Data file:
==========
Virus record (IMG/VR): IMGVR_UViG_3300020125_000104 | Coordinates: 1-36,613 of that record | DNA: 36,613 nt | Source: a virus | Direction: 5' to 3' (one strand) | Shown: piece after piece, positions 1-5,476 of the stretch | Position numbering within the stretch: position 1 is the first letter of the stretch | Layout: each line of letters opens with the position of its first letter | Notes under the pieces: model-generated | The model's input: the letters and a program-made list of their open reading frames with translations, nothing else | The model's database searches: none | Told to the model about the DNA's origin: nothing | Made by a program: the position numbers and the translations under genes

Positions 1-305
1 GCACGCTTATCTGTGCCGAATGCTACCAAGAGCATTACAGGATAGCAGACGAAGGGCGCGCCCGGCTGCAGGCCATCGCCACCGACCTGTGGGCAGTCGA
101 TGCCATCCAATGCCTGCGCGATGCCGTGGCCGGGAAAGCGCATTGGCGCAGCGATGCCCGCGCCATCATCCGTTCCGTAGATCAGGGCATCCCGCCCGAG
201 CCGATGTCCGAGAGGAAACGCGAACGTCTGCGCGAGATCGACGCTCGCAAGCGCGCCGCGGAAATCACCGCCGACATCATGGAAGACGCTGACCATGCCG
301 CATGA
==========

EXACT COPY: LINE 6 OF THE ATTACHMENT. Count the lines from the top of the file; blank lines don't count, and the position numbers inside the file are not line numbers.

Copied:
301 CATGA